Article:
“Inflation is expected to be higher before moderating towards second half of 2016,” she said.

During the quarter in review, the services sector expanded 5%, supported by growth in the wholesale & retail trade and information & communication sub-sectors, while the manufacturing sector grew at a moderate pace of 4.2%, supported by electrical, electronic & optical products.

Growth of the mining & quarrying sector, which accounted for 9.1% of Malaysia’s economy, moderated to 6%, compared with 9.6% in the preceding quarter due to the decline in production of natural gas and slower production of crude oil.

Bank Negara data showed that private consumption expanded 6.4% in the second quarter of the year, compared with 8.8% in the first quarter, supported by growth in the consumption on food & beverages, housing & utilities, communication and transportation.

Gross fixed capital formation eased to 0.5%, from 7.9% in the preceding quarter due to the deceleration in machinery & equipment sector.

The central bank said the momentum of gross fixed capital formation was led by private-sector investment, grew 3.9%.

In the three months to June 2015, Malaysia’s exports contracted 3.7%, reflecting the subdued performance in the shipment of goods and services. Imports, on the other hand, fell 2.8% due to a contraction in the country’s demand for foreign goods.


Bank Negara Malaysia (BNM) said growth in the second quarter was supported by continued expansion in services and a turnaround in agricultural production.

/theSTAR 13-08-15


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Non-Traditional Model to Product Launch-Dengue Vaccines



Reproducing, in relevant parts, herewith an interesting article, lifted out from a news article, by SURESH KUMAR, Executive Vice President External Affairs of Sanofi viz:

Innovative medicines are traditionally developed and launched first for at-risk populations in the US and Europe. Later, once innovation costs have been paid for, the new medicines are then made available to endemic nations.

This model works but it has some serious limitations: namely, a delay in access to innovation in these endemic nations. There is also the risk that unmet medical needs in these countries are left neglected as they are not driving the innovation agenda of the pharmaceutical industry.

As of today, dengue remains on the World Health Organisation’s list of neglected diseases, despite the fact that it threatens half the world’s population.

Clearly, a new solution is needed – particularly for emerging markets and middle-income countries that have the capacity technical expertise, as well as disease knowledge to participate in clinical development programmes and also approve and regulate new medicines for use by their citizens.

Dengue provides a particularly well-suited case in point, since it is not a public health threat in the US and Europe but it is a major priority in endemic countries in South-East Asia and Latin America.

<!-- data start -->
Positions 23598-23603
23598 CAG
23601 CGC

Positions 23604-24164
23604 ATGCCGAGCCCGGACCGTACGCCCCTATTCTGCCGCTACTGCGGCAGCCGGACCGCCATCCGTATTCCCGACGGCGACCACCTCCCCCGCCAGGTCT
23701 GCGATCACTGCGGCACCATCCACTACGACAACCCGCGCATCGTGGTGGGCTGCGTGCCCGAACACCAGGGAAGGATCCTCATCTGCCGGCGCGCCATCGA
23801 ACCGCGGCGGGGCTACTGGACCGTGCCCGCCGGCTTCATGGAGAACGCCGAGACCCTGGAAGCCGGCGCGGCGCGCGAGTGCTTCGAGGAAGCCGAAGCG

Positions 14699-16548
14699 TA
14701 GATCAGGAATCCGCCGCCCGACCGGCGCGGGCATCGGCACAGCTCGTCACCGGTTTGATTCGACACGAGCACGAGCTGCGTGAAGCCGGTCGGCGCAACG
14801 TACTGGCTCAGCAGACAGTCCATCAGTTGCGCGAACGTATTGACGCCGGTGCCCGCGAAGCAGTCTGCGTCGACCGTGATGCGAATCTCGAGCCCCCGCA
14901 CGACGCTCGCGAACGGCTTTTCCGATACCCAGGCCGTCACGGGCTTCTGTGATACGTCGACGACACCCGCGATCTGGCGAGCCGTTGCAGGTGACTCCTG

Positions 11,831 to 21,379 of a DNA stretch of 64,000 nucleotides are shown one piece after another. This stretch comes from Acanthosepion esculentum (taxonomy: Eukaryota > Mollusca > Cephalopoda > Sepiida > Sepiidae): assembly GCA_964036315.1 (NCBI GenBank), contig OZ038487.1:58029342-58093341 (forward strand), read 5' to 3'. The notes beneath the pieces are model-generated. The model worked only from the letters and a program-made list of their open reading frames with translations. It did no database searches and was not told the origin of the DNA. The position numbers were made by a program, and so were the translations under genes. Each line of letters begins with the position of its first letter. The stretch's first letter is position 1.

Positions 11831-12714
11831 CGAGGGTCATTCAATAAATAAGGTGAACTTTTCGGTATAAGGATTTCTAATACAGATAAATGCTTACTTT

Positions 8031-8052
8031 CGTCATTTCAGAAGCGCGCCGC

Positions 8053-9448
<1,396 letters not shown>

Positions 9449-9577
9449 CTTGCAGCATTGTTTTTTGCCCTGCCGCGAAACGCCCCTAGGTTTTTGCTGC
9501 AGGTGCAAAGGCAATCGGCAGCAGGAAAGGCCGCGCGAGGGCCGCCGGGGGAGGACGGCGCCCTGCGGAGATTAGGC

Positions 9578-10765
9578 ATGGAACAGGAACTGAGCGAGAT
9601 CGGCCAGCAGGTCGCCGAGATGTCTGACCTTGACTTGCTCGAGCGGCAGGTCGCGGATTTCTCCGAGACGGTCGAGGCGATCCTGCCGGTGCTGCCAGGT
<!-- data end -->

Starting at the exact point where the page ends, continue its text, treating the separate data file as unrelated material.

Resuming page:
About 20 years ago, Sanofi set out to develop an innovative vaccine against dengue, one that would be effective in preventing the illness caused by all four dengue strains. Since then dengue has spread from a handful of countries to being endemic in over 120 worldwide and is recognised by the WHO as the fastest growing mosquito-borne disease in the world today.

The WHO has also called for a dengue vaccine to be used in conjunction with other dengue prevention efforts like vector control and education to help achieve its objectives to reduce dengue mortality by 50% and morbidity by 25% by 2020.

Sanofi set out to do both, develop and launch its dengue vaccine first in endemic countries where it could have the greatest impact on disease burden and quickly achieve these WHO objectives.

To be able to realise this “flipping the model” approach to new vaccine access, the company invested 300mil euros to build a dedicated production facility for the dengue vaccine that would eventually attain a full capacity of 100 million doses annually.

The company made this investment in 2009, at considerable risk given that the results of its Phase III clinical development programme were not yet known. Now, the Phase III programme has successfully reached its efficacy endpoints and the dengue vaccine candidate is currently under regulatory review in a number of endemic countries both in Latin America and in South-East Asia.

This is in keeping with the company’s long-standing commitment to launch the vaccine first in these nations rather than in Europe or the US, where its traditionally done.

But forging a new access model is not something that a pharmaceutical company can do on its own.

In order to be successful, Sanofi has worked hard to collaborate with endemic governments and public health bodies, as well as the global development and vaccine policy community, to build acceptance and support for this new approach.

If the dengue vaccine introduction model is to succeed, it will be necessary for Sanofi to be able to make the vaccine available, upon approval, for a fair and equitable price that balances innovation costs against sustainable access in endemic countries.